Gardening provides several health benefits. Among them, our guest speaker explains how designing and nurturing your garden can contribute to your self-care.
Ms. Marewski first became interested in sacred gardens through active meditation, which is a style of meditation that advocates movement followed by silence.
She explains that what we are doing physically transcends to what we are doing mentally, and that active meditation translates to the garden in a way of being totally present. “That dialogue is about the dialogue with the plants and what’s at hand. What does my garden need? What are the plants saying?”
Ms. Marewski explains her process for gardening and the meditation process that goes with each step of the nurturing process. Emphasizing that it’s not just feeding our bodies with good organic food but also about nurturing our soul.
There are many types of gardens that bring joy. Gardens can be created using raised beds or tucked into landscaping and various types of plants can be grown. What is most important is to focus on what resonates most for you—whether that be an edible garden, a medicinal garden, or a pollinator garden with lots of colorful annual and perennial flowers.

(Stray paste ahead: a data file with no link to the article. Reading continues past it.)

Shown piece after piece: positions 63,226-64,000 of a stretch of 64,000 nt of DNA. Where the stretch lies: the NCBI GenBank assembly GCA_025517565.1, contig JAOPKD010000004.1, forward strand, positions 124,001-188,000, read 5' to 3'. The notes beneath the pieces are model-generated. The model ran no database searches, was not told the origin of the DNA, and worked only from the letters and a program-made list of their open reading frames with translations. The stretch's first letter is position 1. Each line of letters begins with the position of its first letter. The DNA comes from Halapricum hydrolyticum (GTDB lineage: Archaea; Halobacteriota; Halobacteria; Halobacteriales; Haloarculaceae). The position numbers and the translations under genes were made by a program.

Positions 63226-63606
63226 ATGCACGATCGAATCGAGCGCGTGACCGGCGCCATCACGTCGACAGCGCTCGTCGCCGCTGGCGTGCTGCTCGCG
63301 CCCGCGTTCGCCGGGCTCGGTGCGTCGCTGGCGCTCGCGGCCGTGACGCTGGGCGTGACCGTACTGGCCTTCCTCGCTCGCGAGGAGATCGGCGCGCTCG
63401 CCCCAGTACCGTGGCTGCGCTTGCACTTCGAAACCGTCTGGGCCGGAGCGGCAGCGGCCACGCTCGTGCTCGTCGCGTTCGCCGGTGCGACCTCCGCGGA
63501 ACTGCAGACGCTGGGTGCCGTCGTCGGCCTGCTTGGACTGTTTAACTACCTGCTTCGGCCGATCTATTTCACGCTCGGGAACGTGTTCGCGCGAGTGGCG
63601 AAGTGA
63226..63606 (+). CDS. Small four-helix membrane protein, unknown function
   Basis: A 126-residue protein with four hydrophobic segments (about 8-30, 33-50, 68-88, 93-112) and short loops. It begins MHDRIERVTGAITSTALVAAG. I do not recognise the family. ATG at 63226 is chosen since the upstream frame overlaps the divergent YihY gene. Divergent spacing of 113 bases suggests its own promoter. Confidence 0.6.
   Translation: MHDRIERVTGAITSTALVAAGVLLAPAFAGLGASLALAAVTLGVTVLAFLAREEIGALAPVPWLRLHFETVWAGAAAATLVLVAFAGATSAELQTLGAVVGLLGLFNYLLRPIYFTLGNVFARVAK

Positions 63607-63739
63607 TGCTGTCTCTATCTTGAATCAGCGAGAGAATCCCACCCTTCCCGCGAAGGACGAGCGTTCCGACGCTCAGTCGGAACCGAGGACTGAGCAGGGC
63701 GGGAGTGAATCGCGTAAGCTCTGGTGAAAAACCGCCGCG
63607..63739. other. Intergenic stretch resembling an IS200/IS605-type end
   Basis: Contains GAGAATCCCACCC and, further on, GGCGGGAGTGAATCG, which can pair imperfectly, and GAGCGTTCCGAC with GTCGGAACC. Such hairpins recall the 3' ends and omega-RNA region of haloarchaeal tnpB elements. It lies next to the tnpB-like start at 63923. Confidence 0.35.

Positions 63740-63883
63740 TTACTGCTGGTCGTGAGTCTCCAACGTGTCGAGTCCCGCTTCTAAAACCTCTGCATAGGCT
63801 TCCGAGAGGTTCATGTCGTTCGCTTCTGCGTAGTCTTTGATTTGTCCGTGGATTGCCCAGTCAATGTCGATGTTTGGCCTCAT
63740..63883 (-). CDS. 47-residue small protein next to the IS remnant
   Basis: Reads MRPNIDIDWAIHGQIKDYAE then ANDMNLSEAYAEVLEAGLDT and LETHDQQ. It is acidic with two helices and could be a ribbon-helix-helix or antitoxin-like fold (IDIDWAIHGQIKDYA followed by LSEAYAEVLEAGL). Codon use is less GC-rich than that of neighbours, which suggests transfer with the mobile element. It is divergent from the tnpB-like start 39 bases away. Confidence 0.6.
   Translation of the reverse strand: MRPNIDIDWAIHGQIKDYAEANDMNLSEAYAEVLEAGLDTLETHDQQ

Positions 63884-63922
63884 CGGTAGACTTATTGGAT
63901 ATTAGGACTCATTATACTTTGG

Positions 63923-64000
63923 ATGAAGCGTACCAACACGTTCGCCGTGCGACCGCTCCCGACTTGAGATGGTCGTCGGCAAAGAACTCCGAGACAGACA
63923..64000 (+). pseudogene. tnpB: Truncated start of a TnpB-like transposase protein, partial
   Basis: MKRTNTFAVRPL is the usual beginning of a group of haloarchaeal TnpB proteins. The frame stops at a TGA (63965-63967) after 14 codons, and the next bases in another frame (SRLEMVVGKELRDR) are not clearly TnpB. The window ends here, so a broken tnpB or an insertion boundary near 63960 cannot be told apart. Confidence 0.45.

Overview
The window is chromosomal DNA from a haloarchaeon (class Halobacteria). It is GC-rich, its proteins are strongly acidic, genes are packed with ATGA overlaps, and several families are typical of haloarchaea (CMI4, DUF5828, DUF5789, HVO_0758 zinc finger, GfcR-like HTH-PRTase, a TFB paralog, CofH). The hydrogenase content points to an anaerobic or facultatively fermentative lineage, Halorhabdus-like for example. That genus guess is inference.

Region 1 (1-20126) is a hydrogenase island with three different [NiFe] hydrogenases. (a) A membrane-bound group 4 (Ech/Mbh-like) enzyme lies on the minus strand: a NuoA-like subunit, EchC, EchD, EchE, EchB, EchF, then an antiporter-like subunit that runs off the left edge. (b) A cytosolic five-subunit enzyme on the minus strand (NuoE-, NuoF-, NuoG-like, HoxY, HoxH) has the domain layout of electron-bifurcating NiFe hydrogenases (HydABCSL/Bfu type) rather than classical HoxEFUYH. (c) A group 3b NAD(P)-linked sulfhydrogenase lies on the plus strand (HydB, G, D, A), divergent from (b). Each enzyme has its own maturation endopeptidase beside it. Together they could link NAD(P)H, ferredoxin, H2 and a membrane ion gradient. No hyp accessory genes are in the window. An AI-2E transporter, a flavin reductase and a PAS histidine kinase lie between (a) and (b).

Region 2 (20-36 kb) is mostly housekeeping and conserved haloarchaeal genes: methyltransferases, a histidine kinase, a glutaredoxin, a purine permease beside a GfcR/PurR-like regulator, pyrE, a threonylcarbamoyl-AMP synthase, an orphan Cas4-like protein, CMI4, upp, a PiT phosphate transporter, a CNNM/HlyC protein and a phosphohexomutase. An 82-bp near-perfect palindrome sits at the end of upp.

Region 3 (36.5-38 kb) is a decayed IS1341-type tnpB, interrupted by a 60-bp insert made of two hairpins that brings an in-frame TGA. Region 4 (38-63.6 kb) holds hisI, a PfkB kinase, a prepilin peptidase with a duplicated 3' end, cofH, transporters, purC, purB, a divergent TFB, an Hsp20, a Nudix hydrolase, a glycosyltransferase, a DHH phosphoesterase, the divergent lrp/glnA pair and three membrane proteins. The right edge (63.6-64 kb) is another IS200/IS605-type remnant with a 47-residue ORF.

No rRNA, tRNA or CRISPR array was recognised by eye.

As flowers are the highest expression of a plant's energy, Ms. Marewski encourages letting plants go to flower and consuming edible flowers in your diet.
She also explains some of the unique uses for edible flowers:
- Begonia encourages letting go
- Borage brings courage and optimism
- Nasturtium brings balance from excess mental activity which is good for insomnia
- Sunnhemp is the energy of the sun so it brightens our day
For those who have issues with insomnia and sleep, she recommends Passionflower and St. Johns Wart which are both calming.
When starting your garden, she also notes the importance of using Organic soil, and explains the differences between Organic, Hybrid and GMO seeds.
Follow Gabriele’s adventures at StorySkyrts.com and learn more about Paradise Farms Organic, a showcase 5-acre certified organic farm specializing in micro-greens, baby greens, over 52 varieties of edible flowers, mushrooms, tropical fruits and vegetables located in Miami.